All the Things You Need to Know About an Estate Tax

By: Crown Asia
All the Things You Need to Know About an Estate Tax

People nowadays are so busy that they sometimes tend to forget to pay attention to other important and serious things like adulting stuff– insurance, investments, taxes, and many more that people are not that ready to discuss because of the stress and hassle that are incorporated with these kinds of matters. However, do not fret! Because things like these are completely normal and there will always be a point in anyone’s life that adulting stuff should be practiced and handled in order to make wiser decisions and create bigger moves.


Philippine Estate tax

One of the relevant things that a person must be informed about estate taxes is that it discusses what are the right practices and applicable processes in this kind of matter simply because it is a tax on the right of the deceased person to transfer heirs and beneficiaries such as money and properties which include a and lot for sale or anything that a person can inherit. According to Delatina, M. J. (2022), “In the Philippines, we cannot transfer personal or real properties to heirs without filing an estate tax return and paying the estate tax due. The imposition of Philippine estate tax or Philippine inheritance tax arises from the privilege of conveying the properties of an individual to lawful heirs or beneficiaries upon the former’s death.” This is a great explanation of why estate tax is important to know and normally discusses with people who are not knowledgeable enough about this kind of tax.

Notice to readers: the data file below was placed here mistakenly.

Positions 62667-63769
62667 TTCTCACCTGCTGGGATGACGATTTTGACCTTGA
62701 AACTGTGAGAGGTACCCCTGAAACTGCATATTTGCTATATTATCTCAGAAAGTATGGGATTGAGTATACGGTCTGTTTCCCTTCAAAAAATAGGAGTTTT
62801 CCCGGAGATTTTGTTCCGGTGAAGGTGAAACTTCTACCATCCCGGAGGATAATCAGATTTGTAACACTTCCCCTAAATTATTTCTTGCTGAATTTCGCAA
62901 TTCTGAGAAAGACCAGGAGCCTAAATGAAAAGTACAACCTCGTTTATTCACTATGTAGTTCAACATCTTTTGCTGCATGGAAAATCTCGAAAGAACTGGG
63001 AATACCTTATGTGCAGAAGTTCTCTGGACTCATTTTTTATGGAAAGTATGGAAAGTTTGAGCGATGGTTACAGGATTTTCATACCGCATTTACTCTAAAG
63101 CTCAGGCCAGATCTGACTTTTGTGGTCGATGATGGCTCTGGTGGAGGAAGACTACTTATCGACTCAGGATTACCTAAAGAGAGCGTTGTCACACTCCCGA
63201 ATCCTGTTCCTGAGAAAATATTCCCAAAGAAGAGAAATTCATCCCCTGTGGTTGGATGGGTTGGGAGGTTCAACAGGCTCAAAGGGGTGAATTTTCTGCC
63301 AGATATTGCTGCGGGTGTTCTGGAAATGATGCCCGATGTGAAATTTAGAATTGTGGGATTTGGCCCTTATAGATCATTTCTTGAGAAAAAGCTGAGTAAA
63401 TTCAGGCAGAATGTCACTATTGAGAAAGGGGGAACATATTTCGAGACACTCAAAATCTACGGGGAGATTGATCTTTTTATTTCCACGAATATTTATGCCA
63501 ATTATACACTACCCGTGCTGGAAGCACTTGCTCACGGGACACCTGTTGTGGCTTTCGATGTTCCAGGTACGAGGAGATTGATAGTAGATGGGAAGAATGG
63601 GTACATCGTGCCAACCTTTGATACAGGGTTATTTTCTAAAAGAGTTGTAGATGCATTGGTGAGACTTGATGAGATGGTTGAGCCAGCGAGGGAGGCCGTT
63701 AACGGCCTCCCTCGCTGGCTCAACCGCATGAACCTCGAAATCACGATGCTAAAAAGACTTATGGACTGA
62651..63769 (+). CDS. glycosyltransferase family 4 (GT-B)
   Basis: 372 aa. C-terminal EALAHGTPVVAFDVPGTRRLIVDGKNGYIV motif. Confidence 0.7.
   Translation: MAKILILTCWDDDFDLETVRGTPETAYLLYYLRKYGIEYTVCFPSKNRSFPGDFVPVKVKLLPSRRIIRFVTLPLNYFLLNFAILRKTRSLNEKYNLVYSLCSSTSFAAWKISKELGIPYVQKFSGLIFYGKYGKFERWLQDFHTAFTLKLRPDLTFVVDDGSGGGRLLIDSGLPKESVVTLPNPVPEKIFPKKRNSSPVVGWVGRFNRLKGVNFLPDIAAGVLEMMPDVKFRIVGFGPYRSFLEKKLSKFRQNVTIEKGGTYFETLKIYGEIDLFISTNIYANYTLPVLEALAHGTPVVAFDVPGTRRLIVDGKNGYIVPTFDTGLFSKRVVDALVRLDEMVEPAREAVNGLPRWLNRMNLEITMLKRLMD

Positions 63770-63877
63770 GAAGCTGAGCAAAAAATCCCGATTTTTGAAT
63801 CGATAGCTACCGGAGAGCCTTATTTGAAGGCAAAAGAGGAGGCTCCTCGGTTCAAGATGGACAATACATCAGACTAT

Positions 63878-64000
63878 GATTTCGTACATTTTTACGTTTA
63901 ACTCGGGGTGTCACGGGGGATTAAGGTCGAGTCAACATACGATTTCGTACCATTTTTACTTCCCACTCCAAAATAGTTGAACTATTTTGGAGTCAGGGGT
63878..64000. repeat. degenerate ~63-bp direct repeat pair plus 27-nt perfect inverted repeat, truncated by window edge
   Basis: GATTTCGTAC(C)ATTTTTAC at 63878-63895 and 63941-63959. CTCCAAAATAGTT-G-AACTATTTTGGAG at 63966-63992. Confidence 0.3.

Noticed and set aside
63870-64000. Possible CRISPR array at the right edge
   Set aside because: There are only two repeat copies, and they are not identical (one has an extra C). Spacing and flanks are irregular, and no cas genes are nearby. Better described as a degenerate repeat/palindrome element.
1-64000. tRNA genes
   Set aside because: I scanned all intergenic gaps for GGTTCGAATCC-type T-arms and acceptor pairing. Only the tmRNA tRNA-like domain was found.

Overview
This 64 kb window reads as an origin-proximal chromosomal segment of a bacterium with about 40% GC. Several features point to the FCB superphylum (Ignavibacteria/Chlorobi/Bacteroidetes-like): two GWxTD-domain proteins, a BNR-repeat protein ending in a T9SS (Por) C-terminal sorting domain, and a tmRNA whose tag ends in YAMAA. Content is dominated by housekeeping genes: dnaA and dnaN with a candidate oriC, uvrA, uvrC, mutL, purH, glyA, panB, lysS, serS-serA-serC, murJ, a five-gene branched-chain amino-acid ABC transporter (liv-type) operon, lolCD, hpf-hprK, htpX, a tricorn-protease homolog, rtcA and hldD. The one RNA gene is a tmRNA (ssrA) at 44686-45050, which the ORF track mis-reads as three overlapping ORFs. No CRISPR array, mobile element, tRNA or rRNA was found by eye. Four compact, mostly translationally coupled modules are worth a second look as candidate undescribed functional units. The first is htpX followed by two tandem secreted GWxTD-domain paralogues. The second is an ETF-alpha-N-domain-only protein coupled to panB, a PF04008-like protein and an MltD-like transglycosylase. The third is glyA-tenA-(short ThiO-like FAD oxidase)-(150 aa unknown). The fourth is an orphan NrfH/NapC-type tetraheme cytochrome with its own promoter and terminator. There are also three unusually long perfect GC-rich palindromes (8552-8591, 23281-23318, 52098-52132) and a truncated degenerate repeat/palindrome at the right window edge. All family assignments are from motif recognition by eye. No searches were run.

Every inheritance corresponds with numerous responsibilities and it will not be that easy to understand if details are incomplete so to discuss estate tax further, here are some important details to analyze and deliberate over.

People who can file an estate tax return

Listed here are the people who can file the estate tax return: the administrator, executor, or any of the remaining legal heirs, whether or not those who no longer reside in the Philippines, or when there is no executor or administrator appointed, qualified and acting within the Philippines, then any person in actual or constructive possession of any property of the decedent must file the return. However, the property will not be transferred to heirs or beneficiaries unless the estate tax is already settled and paid. To compute estate tax, all you need is to determine the net estate and then subtract the allowable deductions.


According to Pinoy Attorney (2017), here are the lists of significant details to know:

What is included in gross estate?

  • Resident alien decedents/citizens: a.) Real or immovable property, wherever located. b.) Tangible personal property, wherever located. c) Intangible personal property, wherever located.
  • Non-resident decedent/nin-citizens: a.) Real or immovable property located in the Philippines. b.) Tangible personal property located in the Philippines. c.) Intangible personal property.

What is excluded from the gross estate?

  • GSIS proceeds/ benefits, Accruals from SSS, Proceeds of life insurance where the beneficiary is irrevocably appointed, Proceeds of life insurance under group insurance taken by the employer (not taken out upon his life), War damage payments, Transfer by way of bona fide sales, Transfer of property to the National Government or to any of its political subdivisions, Separate property of the surviving spouse, Merger of usufruct in the owner of the naked title, Properties held in trust by the decedent, and Acquisition and/or transfer expressly declared as not taxable.